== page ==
About Me

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A 40-ish publisher (editor, project manager, etc.), husband, and father of an even number of offspring, I grew up, or failed to, reading fantasy and sci-fi. I still enjoy reading, and now am trying to write. My favorite books include YA fantasy, manga, biography, and advice to authors. I'm also a former history major/grad student/high school teacher and assessment writer. Now I work for a school supplement publisher, specializing in high-low chapter books. I spend a lot of my time controlling reading levels. At night, I cut loose and use long words. W00t!

Wednesday, November 21, 2012

Busy is good / summary

I have been busy with work, which is a good thing. And coaching soccer...also good! I have also been busy reading, and actually getting to more of my writing. This is great. However, I have been silent on the reviews and notes, which is less good, if not actually bad.

Here is a list of some of my recent reading, some of which I Intend To Blog About (fanfare):

Anathem, Neal Stephenson (audiobook) = my new favorite / the destroyer of many drafts of my own work

A Canticle for Liebowitz, Walter Miller: at long last, not entirely without enjoyment, and an interesting contrast and overlap with Anathem

Deliver Us from Evie, M. E. Kerr: a read-in-one-sitting, something I picked up because of a brief mention in another review, and my new model for pithy dialogue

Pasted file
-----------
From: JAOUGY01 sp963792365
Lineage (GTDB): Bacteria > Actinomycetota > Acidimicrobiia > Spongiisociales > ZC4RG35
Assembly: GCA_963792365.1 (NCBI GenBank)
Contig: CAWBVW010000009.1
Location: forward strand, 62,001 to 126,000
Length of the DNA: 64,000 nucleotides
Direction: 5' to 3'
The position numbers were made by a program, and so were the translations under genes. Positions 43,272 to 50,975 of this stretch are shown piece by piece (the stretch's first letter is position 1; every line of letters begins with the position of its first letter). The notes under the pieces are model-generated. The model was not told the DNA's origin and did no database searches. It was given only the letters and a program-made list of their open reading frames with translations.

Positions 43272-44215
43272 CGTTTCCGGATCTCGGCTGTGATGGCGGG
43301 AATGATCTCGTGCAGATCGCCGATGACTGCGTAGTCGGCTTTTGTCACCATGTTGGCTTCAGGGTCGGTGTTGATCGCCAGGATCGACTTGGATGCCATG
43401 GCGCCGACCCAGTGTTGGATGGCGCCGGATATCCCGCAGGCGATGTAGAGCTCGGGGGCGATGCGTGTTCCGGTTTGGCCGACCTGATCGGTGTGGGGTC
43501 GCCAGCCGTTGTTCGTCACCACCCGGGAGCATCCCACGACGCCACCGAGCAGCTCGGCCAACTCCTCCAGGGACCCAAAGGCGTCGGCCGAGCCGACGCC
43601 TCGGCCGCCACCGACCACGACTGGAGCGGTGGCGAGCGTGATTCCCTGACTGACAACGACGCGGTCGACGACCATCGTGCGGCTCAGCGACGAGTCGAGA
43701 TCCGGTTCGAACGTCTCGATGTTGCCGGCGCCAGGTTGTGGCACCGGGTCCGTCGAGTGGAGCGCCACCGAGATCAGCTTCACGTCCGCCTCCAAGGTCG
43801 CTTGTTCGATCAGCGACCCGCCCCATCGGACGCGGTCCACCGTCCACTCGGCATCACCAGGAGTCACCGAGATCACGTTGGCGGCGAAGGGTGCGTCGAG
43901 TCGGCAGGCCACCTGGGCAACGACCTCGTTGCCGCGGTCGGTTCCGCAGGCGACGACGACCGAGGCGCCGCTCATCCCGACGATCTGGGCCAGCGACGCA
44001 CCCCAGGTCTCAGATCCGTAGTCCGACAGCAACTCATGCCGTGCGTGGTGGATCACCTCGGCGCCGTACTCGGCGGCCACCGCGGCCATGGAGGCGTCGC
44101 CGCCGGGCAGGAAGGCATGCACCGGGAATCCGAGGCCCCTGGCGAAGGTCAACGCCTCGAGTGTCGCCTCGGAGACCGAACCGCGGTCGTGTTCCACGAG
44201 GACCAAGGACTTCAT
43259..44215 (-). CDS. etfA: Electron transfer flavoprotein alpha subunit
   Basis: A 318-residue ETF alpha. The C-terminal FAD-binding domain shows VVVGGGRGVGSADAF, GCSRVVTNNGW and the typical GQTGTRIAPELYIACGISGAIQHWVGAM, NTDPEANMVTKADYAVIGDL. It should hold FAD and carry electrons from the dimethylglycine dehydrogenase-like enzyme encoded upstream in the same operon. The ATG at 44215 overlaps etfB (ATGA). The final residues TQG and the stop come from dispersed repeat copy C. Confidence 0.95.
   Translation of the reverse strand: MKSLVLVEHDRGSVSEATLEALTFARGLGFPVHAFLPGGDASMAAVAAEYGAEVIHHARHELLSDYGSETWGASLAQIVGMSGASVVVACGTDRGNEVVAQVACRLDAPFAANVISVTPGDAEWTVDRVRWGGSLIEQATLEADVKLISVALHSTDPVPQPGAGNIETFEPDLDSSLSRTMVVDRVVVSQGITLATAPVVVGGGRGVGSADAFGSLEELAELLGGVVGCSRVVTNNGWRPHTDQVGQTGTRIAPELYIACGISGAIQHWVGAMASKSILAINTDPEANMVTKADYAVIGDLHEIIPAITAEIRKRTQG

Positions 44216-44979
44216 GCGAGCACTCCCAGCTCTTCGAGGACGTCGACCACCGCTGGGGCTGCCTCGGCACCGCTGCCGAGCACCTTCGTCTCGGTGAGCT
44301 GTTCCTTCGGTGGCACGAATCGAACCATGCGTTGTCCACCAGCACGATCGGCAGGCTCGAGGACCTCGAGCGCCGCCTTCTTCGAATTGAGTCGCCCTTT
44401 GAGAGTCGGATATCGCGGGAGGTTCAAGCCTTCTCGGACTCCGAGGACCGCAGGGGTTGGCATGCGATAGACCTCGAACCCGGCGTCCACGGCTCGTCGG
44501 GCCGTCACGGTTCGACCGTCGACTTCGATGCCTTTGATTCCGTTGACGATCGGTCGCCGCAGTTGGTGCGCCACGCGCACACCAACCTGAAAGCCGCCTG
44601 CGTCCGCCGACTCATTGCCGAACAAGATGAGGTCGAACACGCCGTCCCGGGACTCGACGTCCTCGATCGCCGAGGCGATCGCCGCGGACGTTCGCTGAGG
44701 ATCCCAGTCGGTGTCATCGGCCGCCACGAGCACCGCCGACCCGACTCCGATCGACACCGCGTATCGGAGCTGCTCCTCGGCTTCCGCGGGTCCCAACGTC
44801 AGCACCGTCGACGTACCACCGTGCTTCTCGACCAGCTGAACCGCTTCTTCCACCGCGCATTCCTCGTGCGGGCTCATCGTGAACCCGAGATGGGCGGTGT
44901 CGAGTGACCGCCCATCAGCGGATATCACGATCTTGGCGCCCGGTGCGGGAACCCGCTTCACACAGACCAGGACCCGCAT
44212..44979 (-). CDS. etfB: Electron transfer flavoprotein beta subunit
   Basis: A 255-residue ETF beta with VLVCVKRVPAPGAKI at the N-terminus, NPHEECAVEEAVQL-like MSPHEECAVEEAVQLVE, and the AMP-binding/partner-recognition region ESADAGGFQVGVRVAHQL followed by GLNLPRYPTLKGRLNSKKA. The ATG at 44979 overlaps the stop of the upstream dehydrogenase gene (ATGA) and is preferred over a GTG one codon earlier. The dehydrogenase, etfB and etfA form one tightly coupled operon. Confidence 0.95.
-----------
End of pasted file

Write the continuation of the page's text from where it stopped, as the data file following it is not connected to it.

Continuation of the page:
Night Watch, Terry Pratchet: every bit as good as what I had hoped in a book with Sam Vimes as the protagonist

Journey to the River Sea, Eva Ibbotson: a reread, aloud for the kids, and full of great voices

in process:

Islands of the Blessed, Nancy Farmer: the third Sea of Trolls book, reading aloud to the boys, the second I've read (we listened to #2, first, on audio)--I'm having too much fun with the voices

A Brief History of Nearly Everything, Bill Bryson (audiobook): my commute salve, which fortunately the boys only hear parts of - they're fascinated, but disc 12 has a lot of profanity, for some reason

Longitude : the true story of a lone genius who solved the greatest scientific problem of his time, Dava Sobel -- a denser, less sprightly, more focused version of a James Burke look at development of fascinating ideas and technologies by three-dimensional people in exciting times


I've also been reading online and in snippets about geophysics, astrophysics, and plot development. These are connected, for me.

More later.